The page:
The stabilization of new lipid mediators derived from omega-3 fatty acids reduces the liver inflammation caused by obesity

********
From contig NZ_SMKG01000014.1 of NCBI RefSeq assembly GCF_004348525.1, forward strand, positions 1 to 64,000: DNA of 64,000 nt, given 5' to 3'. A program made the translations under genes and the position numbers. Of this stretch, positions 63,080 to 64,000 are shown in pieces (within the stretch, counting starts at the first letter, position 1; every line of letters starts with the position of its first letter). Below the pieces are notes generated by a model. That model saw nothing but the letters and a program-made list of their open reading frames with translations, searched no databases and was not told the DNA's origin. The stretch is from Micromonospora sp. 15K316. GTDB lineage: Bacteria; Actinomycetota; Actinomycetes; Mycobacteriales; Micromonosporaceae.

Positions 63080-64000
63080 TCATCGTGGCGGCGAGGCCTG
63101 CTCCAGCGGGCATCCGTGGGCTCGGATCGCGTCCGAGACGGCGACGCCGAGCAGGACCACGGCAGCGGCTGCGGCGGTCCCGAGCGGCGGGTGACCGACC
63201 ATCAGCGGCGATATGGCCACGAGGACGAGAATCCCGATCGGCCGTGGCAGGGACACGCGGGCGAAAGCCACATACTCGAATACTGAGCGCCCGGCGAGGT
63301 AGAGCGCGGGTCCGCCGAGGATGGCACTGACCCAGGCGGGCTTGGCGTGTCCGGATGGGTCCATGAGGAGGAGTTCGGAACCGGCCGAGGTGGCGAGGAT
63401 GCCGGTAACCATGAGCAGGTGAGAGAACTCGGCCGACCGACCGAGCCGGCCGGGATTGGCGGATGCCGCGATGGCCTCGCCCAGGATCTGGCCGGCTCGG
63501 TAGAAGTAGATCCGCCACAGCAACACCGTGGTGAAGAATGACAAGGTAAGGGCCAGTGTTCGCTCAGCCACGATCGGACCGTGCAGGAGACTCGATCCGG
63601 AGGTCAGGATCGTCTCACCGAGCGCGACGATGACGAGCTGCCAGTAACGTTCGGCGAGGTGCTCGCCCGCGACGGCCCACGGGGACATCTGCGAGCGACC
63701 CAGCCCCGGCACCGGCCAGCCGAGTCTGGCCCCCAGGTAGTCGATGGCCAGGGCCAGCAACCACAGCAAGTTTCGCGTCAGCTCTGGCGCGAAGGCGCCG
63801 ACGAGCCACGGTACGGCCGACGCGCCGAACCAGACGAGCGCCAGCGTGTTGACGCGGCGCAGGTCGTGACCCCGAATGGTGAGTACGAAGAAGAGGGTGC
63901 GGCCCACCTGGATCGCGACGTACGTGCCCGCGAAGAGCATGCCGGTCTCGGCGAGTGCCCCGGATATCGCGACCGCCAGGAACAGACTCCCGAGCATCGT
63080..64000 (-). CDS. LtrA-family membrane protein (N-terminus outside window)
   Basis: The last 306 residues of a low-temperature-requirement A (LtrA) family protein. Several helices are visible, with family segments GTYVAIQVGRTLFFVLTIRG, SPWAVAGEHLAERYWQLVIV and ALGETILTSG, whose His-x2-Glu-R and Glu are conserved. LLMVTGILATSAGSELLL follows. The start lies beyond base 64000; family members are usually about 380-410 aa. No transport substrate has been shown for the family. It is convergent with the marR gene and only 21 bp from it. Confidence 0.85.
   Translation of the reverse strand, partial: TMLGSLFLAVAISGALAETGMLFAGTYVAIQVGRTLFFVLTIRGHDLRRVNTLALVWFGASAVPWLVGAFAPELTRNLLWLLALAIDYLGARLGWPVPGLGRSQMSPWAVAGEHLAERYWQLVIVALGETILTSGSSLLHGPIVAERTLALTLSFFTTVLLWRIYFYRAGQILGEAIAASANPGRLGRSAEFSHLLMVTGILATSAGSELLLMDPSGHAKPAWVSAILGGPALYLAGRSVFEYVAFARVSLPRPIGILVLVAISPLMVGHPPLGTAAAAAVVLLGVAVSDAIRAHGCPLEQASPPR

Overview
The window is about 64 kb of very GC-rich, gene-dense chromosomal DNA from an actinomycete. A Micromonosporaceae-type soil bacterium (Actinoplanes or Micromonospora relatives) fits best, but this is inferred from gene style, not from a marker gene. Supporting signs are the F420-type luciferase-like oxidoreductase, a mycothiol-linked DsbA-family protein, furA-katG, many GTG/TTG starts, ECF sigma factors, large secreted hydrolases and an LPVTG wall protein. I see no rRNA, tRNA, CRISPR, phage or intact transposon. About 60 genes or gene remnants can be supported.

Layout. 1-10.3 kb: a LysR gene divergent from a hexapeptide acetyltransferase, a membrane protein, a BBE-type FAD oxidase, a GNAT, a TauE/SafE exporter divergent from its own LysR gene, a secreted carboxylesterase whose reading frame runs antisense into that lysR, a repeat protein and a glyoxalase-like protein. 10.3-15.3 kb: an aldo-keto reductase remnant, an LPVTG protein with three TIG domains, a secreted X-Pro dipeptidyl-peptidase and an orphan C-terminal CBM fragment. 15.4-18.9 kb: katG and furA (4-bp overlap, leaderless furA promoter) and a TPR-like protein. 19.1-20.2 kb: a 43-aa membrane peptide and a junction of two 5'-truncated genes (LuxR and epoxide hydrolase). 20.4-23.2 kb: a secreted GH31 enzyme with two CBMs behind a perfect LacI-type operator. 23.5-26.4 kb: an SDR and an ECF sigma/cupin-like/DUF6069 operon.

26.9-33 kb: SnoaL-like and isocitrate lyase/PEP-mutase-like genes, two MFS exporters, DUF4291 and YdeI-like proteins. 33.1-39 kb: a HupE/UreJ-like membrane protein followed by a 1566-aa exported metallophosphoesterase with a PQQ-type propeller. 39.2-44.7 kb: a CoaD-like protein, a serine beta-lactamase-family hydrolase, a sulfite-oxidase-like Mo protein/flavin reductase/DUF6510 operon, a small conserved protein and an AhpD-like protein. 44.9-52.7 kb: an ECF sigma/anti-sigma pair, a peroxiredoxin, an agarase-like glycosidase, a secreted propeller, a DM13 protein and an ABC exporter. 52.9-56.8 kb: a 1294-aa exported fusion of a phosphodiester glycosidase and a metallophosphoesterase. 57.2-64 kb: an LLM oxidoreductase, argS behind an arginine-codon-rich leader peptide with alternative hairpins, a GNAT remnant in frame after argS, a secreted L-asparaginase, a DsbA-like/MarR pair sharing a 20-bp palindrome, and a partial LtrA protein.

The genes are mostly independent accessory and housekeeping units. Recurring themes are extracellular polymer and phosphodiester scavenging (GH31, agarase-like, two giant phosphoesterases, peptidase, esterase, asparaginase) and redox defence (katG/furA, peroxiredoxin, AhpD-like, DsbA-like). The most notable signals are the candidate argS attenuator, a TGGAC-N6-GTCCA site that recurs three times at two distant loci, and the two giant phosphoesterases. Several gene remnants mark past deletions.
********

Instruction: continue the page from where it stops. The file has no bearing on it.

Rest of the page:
The non-alcoholic steatohepatitis (NASH), also known as fatty liver disease, is a disease associated with obesity characterized by an accumulation of fat in liver cells accompanied by an inflammatory process that causes lesions similar to those suffered by people who consume alcohol in toxic amounts. A study led by Dr. Joan Clària, researcher at the IDIBAPS group Pathophysiology and treatment of ascites and altered renal function in liver cirrhosis, and consultant of the Biochemistry and Molecular Genetics Department at Hospital Clínic, demonstrates, for the first time, that the inhibition of the enzyme responsible for the degradation of lipid mediators derived from omega-3 can modulate inflammation associated with fat accumulation in the liver. In addition, these compounds, called epoxides, make liver cells able to eliminate fat through autophagy. This study, published in the journal Proceedings of the National Academy of Sciences (PNAS), has been carried out in collaboration with researchers from the University of California (Davis).  The first author of the work is Cristina López-Vicario, predoctoral researcher of the IDIBAPS group.